Watching the swing from calm to chaos
CNN correspondent Udoji arrived in New Orleans on August 28, just before the storm and stayed nearly two weeks, through the chaos, until September 9. She said she has seen suffering in the Middle East, in Baghdad, in Afghan refugee camps and in West Africa, but nothing prepared her for the misery she saw after Hurricane Katrina. Udoji took a week off and returned to New Orleans to report on Hurricane Rita. This is the first of her three eyewitness reports.
Thirty thousand seconds.
That's the approximate time that life swung from calm to chaos in New Orleans. On Monday, August 29, everyone-mothers and sons, fathers and daughters, doctors and nurses, everyday folks-thought they'd beaten Hurricane Katrina.
But by eight p.m., just as the sun set, the floodwater from Lake Pontchartrain rushed into the city. Homes were washed away, families left in tatters.
No one could stop the mighty waters. New Orleans resident Lonnie Hammond, a six-foot-one, 50-something-year-old truck driver, said the gush was so ferocious that by the time he walked from his porch to the bedroom to grab his wallet, the debris-filled water had risen to his waist. There had been just enough time for Hammond and his adult son to get to a neighbor's third-floor attic. Like thousands of others, they were plunged into darkness.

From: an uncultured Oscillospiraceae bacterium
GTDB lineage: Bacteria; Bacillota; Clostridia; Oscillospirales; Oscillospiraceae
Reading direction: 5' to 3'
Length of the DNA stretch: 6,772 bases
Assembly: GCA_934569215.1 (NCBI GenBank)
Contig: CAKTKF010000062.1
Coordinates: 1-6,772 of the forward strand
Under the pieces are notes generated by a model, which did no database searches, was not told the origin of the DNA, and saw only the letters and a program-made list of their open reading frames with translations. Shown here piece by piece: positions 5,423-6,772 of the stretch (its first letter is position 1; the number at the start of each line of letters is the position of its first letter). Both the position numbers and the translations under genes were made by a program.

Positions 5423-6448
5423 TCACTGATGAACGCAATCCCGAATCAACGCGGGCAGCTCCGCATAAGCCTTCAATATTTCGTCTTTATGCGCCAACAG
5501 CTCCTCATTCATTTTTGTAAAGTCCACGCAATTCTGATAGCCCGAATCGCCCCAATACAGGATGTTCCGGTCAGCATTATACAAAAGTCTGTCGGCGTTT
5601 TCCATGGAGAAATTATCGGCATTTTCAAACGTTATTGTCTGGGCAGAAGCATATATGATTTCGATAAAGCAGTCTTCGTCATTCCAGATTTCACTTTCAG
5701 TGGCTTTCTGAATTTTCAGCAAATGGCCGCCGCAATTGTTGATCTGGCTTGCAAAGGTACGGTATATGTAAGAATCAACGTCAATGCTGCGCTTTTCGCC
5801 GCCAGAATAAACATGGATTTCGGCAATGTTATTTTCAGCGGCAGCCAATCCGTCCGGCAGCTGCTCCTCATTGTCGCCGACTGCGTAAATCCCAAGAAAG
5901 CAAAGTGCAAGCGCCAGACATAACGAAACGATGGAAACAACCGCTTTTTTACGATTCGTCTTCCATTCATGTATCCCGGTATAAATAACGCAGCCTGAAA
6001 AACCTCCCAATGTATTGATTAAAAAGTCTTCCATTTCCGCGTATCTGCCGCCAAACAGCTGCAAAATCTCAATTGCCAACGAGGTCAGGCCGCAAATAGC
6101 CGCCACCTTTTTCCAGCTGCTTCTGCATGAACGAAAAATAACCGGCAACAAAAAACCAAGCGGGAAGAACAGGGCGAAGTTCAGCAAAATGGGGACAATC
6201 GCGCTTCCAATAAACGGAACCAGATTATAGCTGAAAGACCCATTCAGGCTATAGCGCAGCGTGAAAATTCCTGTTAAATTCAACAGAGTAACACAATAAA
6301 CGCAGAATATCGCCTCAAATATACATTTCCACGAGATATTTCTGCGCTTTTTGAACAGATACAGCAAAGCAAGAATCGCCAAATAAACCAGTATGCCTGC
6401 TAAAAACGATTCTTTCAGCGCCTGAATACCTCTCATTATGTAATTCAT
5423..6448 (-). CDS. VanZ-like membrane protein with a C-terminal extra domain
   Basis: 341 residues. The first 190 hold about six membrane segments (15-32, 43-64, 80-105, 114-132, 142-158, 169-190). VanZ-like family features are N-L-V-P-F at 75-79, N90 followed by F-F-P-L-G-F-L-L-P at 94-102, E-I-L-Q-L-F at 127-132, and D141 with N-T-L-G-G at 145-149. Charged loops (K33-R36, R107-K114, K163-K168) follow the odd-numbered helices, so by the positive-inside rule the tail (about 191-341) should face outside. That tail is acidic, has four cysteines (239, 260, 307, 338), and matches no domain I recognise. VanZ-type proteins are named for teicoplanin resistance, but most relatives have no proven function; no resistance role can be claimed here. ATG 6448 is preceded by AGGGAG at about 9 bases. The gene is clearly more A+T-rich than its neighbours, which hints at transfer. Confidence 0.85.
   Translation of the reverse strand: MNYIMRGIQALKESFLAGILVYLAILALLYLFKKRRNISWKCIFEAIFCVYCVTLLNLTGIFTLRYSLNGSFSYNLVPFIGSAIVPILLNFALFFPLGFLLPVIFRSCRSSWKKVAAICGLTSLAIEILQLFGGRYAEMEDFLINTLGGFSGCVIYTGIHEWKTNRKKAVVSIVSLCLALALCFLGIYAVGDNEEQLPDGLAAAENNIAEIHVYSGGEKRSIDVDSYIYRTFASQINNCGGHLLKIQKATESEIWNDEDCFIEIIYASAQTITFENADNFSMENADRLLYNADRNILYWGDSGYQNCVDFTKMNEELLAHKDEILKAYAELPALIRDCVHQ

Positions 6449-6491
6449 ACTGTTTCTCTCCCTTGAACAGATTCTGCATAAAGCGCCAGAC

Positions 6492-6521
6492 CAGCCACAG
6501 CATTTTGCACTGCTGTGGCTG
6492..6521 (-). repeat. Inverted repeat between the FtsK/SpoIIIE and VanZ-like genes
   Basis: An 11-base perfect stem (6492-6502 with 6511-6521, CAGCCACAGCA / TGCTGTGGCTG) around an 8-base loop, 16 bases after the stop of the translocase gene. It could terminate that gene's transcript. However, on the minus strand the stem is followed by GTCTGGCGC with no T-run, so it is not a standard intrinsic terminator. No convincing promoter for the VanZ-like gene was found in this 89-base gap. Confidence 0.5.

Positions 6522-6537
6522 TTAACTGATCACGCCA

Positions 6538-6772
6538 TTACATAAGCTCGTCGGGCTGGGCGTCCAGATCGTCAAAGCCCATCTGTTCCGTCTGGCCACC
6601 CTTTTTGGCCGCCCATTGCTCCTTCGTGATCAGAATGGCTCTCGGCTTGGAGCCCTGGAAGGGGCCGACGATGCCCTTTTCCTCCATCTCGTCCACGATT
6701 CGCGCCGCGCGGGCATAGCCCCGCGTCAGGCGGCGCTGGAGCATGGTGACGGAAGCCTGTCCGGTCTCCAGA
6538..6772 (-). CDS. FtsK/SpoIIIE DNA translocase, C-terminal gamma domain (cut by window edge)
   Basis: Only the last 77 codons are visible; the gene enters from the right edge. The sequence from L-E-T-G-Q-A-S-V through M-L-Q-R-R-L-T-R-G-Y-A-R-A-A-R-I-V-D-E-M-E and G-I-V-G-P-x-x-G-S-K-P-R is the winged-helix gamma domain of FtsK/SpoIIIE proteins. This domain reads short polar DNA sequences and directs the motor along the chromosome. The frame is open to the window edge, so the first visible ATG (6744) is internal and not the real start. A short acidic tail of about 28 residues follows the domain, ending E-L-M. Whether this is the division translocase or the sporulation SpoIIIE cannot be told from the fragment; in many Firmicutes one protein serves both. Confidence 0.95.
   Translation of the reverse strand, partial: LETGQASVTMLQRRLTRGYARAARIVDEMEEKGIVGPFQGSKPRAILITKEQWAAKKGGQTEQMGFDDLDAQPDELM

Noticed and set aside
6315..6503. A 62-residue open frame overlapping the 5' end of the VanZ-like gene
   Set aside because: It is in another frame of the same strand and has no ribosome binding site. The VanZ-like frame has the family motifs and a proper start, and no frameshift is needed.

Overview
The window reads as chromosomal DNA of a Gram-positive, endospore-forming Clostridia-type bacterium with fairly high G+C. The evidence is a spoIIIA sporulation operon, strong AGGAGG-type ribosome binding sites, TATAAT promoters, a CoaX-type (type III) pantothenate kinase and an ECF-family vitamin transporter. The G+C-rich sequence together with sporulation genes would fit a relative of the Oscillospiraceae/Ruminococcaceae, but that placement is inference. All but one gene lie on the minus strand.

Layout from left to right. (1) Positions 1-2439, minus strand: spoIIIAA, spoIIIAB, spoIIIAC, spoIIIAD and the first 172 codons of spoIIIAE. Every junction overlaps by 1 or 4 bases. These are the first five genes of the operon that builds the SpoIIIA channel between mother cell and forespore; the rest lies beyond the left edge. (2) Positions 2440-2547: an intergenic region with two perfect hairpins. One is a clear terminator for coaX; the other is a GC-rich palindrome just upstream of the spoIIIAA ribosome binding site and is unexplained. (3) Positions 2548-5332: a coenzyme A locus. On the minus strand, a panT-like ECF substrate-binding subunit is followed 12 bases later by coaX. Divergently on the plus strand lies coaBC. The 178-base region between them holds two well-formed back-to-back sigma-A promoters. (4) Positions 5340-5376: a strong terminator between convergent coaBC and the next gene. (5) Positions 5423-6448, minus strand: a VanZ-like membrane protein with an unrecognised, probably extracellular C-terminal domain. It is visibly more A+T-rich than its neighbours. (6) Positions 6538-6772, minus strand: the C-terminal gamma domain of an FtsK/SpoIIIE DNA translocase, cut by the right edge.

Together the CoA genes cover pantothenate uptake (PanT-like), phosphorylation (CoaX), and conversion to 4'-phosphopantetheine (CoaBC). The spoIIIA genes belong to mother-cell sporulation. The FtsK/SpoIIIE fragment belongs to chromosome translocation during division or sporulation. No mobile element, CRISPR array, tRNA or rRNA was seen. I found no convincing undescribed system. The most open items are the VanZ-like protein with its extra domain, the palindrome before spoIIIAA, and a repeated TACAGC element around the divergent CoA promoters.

All they could hear were their neighbor's screaming. Loud. Bellowing. Pleading for help.
Their Elyssian Fields neighborhood was under 10 to 15 feet of water and mostly eerily quiet. Hour after hour, many residents like Hammond sought relief. Some clawed their way out of attics with axes and wrenches. Lisa Smith, a tall, proud woman, was one of thousands of dry-throated mothers who clutched their children-tiny infants wearing only a diaper that would have to do for days-and waited for help, eventually running out of hope. After waiting hours in the blazing sun, Smith just cried. With tears streaming, she screamed, "I have no baby formula, no milk for my baby. What am I suppose to do?"
Draped in wet, two-day-old clothes, I watched them, clutching their pets or anything they could grab. There were women without purses-they had no time to get them-marching silently out of the foul floodwater up the Interstate 10 ramp searching for signs of help to deliver them from this catastrophe.
But there was no relief. Still they waited. And waited. And waited. They waited for buses to take them somewhere, anywhere other than these spots under an unforgiving sun. Buses to the Superdome's unraveling evacuation center stopped coming. The lines got longer; people got hotter. Tempers fueled by fear and anger began to boil. Without water to quench their thirst, their hands, feet, tongues and hearts swelled. They cursed politicians like Mayor Ray Nagin, and the president of the United States. They cried. They prayed. They waited. They waited in good faith that someone, anyone would come for them.
Adaora Udoji is a CNN correspondent based in New York. She was formerly a foreign correspondent covering the Afghan and Iraq wars, Africa, Europe and the Middle East.